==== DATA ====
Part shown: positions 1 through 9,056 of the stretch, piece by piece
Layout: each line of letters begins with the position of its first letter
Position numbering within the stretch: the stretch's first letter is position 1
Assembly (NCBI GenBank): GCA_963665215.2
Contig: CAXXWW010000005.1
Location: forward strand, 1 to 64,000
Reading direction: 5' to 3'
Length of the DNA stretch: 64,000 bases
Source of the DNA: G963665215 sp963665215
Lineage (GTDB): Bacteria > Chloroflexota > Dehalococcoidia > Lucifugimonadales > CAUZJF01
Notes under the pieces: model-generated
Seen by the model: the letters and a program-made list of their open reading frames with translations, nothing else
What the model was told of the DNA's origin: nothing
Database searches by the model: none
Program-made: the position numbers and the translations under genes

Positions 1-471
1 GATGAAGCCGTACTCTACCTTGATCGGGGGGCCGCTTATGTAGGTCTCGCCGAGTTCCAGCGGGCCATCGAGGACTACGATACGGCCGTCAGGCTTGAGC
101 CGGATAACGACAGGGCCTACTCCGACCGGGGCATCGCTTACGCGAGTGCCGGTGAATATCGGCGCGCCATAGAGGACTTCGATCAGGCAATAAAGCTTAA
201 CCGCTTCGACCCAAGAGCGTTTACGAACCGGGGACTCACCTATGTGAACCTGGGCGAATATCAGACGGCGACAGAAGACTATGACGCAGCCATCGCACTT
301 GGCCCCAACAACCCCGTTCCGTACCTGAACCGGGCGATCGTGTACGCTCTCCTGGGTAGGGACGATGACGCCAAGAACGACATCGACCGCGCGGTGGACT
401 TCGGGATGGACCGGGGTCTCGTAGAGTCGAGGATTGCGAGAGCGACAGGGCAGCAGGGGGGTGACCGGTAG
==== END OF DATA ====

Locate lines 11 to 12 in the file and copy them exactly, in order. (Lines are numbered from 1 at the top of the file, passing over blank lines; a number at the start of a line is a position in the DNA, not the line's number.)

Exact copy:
Notes under the pieces: model-generated
Seen by the model: the letters and a program-made list of their open reading frames with translations, nothing else